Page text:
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Coerced abstinence is a drug rehabilitation program than can dramatically reduce recidivism rates among chronic drug users[citation needed], especially those on probation and parole. Most probation agreements mandate drug treatment but a coerced abstinence program mandates only abstinence through regular, predictable drug testing. Under this system, failed tests result in a swift and brief period of incarceration. This policy option is advocated by crime policy expert Mark A. R. Kleiman [1].

Currently, most drug courts require defendants to attend drug treatment and to return to court periodically and report progress to a judge. The extent of progress influences later sentencing. These programs are often not available to serious offenders. Drug court programs place as much emphasis on program attendance as they do on abstinence. Because these programs have limited resources and the focus is treatment rather than abstinence, those in treatment must merely figure out the odds of being tested and then take the risk of continued use. Although the penalty for getting caught is quite high, the chances of being tested are usually quite low.

Behavior in the face of risks tends to follow what is known in psychology as prospect theory; people are more concerned with how often they win or lose than with how much they win or lose. According to Prospect Theory, coerced abstinence is effective at getting people off drugs because the frequency and certainty of a sentence is a much more significant deterrent than severity of the sentence. In other words, if virtually every time probationers fail a drug test, they go immediately to jail (even for just a few days) probationers will use less drugs than if they are only occasionally caught even if the penalty is significantly higher.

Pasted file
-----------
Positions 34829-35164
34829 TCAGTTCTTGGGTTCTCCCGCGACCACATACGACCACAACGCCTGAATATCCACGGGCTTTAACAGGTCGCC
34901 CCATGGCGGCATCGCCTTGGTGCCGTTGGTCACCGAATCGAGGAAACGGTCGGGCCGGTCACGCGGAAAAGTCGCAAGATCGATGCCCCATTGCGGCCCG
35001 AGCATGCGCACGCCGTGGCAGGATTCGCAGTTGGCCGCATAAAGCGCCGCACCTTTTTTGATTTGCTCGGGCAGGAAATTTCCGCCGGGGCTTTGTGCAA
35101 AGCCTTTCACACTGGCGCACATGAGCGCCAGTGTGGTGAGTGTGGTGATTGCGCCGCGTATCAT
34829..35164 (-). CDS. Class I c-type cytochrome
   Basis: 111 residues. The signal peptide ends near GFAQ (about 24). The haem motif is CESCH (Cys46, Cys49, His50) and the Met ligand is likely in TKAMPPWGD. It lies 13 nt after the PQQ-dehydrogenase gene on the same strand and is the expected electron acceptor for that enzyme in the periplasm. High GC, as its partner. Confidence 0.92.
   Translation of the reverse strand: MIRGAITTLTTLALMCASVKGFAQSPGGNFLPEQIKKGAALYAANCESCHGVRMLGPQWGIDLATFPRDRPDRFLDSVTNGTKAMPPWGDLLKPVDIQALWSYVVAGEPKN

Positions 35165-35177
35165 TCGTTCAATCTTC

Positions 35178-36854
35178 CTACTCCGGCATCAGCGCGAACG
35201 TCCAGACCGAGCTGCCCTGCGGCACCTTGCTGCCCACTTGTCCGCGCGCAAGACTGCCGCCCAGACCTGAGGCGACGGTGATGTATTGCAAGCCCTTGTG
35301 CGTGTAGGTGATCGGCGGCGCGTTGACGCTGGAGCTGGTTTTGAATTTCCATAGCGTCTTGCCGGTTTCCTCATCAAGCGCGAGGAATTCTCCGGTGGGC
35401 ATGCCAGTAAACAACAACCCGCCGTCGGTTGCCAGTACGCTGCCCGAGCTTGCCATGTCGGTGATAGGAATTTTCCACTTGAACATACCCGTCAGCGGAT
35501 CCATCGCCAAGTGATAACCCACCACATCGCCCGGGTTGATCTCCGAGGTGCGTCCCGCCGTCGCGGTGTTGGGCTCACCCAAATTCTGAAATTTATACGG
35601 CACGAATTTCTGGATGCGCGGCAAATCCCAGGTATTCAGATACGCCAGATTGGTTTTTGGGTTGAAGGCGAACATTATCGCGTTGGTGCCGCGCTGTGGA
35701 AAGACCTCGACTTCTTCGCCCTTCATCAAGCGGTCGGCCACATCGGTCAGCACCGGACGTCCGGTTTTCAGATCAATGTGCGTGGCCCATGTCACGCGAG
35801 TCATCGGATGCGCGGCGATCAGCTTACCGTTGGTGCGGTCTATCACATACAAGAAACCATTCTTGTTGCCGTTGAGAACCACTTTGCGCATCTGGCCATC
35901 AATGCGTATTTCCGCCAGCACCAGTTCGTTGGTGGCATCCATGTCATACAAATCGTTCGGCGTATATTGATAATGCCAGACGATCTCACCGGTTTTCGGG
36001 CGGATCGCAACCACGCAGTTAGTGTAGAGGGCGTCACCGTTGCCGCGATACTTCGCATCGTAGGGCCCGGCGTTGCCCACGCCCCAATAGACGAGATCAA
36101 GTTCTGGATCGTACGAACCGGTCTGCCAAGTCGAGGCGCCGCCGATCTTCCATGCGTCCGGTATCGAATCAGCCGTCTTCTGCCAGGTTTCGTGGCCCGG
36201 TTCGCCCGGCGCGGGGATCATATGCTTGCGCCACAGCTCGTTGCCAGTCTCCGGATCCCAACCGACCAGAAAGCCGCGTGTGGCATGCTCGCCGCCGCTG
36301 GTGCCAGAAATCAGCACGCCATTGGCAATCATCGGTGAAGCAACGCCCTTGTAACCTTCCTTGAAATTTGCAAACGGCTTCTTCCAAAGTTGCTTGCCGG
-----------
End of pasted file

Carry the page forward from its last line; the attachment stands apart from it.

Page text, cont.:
One problem with implementing a coerced abstinence program is that initially the scope of the program must be sufficiently small to track down those who do not show up for tests. Probation officers are already overworked and police do not make warrant service a high priority. Designing a good program is quite difficult since sanctions must be swift and sure. Another problem with coerced abstinence is political feasibility. Because the program ascribes neither to the disease model of addiction (which requires drug treatment) nor to a moral-model (which mandates long and hard sentencing), it may simply be too ideologically neutral to be a successful part of a political platform.

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